Entrepreneurship Education, EIASM, ECSB
Peer reviewed paper: "Are measures of higher education entrepreneurial outcomes relevant? Introducing AGILE"
Objectives - This paper reviews existing evidence to consider how relevant current measures of employability and entrepreneurial (E&E) outcomes, at the end of a higher education (HE) experience are, as a means for evaluating the longer term value of a course of HE study. It aims to contribute to existing entrepreneurship education (EE) practice through proposal of a student-driven opportunity to track related personal and professional achievement over the course of a programme of HE study.
Prior work - Government papers, theorists and practitioners have discussed whether exit performance metrics engender positive or negative responses in the HE sector. Educators continue to argue that employability and entrepreneurial outcomes should not focus heavily on hard skills, but a broader range of behavioural, attitudinal and mindset changes, claiming these provide greater longitudinal value for graduates.
Approach - Through a semi-systematic narrative exploration of entrepreneurship education literature, focusing on areas of learning gain, mindset, and identity formation, the following research questions are explored against extant literature;
•Do explicit links exist between HE employability and entrepreneurial outcomes?
•Do current HE first destination metrics effectively capture employability and enterprise outcomes?
•How can students prepare themselves for a hybrid exit trajectory?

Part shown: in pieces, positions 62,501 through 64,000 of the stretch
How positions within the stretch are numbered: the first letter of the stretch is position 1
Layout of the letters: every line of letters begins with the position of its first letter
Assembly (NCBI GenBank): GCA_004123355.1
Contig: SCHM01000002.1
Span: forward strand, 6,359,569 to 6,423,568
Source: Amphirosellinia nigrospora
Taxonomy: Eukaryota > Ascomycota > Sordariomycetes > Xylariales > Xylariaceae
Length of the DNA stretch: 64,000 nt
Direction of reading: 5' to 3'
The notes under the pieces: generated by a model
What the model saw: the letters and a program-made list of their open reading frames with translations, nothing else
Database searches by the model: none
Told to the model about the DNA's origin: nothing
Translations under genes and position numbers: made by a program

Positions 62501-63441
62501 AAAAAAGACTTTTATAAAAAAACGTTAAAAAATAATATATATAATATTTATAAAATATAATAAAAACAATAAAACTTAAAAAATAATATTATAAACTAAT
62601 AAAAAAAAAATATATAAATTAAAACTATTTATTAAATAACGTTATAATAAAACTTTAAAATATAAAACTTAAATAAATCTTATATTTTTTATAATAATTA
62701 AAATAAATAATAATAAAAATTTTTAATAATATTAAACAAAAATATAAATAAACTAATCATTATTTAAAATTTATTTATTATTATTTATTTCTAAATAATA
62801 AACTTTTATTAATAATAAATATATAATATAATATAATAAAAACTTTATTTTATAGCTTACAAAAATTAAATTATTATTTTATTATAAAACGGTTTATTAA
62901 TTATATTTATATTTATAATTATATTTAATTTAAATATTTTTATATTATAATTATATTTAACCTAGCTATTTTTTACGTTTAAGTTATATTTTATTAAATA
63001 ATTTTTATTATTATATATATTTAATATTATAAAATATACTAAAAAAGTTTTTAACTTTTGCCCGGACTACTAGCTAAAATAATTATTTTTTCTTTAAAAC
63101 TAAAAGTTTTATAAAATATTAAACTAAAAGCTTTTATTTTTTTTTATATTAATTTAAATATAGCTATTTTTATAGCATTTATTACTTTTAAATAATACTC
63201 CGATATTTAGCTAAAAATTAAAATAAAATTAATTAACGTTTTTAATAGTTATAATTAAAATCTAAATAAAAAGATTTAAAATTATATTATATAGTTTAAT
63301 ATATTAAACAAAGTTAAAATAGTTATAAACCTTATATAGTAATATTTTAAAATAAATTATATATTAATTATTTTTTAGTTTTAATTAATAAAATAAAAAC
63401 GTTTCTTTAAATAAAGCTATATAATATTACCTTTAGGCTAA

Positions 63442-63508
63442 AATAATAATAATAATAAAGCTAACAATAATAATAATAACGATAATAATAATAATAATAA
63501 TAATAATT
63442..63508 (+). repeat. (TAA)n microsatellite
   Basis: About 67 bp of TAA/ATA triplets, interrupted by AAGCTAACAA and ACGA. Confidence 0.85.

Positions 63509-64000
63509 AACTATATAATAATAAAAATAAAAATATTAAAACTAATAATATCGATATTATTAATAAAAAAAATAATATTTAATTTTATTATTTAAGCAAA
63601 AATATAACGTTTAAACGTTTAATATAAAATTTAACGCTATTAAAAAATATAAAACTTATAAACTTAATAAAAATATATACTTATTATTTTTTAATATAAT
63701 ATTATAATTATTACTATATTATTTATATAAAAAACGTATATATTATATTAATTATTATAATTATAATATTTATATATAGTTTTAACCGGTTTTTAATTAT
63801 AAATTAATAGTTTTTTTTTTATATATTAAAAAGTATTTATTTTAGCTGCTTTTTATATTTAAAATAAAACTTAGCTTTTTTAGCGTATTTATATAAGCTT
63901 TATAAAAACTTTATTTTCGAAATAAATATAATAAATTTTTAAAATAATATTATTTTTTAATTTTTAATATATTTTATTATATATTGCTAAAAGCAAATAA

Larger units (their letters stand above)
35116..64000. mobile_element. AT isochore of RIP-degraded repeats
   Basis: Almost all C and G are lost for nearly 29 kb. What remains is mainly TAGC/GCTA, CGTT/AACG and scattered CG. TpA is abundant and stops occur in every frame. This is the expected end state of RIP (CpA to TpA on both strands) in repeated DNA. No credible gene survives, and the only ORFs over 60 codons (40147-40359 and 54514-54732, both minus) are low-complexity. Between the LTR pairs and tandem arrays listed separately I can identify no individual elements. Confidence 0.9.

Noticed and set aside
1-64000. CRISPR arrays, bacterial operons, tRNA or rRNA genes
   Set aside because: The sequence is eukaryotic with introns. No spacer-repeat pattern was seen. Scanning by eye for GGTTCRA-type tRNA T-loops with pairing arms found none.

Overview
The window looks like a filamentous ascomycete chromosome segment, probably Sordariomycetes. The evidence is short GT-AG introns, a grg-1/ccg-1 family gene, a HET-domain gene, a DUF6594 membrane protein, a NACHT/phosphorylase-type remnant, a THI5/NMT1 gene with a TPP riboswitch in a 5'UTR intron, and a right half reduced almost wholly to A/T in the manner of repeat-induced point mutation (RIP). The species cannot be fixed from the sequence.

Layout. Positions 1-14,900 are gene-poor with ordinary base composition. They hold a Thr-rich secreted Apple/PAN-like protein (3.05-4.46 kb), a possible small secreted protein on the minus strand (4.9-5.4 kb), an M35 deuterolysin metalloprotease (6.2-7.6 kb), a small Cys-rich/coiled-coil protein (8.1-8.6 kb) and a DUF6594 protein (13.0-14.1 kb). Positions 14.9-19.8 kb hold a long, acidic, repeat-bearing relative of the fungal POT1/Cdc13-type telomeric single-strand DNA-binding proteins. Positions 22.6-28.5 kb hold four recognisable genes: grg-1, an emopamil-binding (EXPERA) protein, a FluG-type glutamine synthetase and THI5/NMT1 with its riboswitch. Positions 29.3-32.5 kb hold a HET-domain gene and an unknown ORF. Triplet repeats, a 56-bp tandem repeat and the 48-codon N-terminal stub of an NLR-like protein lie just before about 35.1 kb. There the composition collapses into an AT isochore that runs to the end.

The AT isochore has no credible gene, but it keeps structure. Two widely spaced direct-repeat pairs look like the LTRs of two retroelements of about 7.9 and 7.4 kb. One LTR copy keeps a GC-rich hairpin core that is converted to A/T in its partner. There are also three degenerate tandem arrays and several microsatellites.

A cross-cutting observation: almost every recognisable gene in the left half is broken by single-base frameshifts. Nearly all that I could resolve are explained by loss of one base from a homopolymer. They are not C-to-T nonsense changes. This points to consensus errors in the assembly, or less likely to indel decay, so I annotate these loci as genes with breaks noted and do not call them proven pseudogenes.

Results - After a review of dominant thinking, the authors deduce and propose a conceptual mindset model; ‘AGILE’, which explicitly embraces entrepreneurial learning opportunities and encourages development of 5 key mindset dimensions: Adaptable, Gatherer, Identity Awareness, Life-Long Learning and Enterprising,
Implications and value - We ask HE stakeholders to consider the value of the embedding the ‘AGILE’ mindset approach within their own curricula, as, it is contended, by placing the onus on students to reflect, self-evaluate and record their own ‘small-wins’, this model could provide more individualised means for students to use related learning, by encouraging exploitation of employability and entrepreneurial development opportunities.
Future developments could include exploration of an ‘AGILE’ online gamified platform where students can competitively review each other’s achievements, using smart learning environments, generating big-data which could be used to evaluate learner-analytics.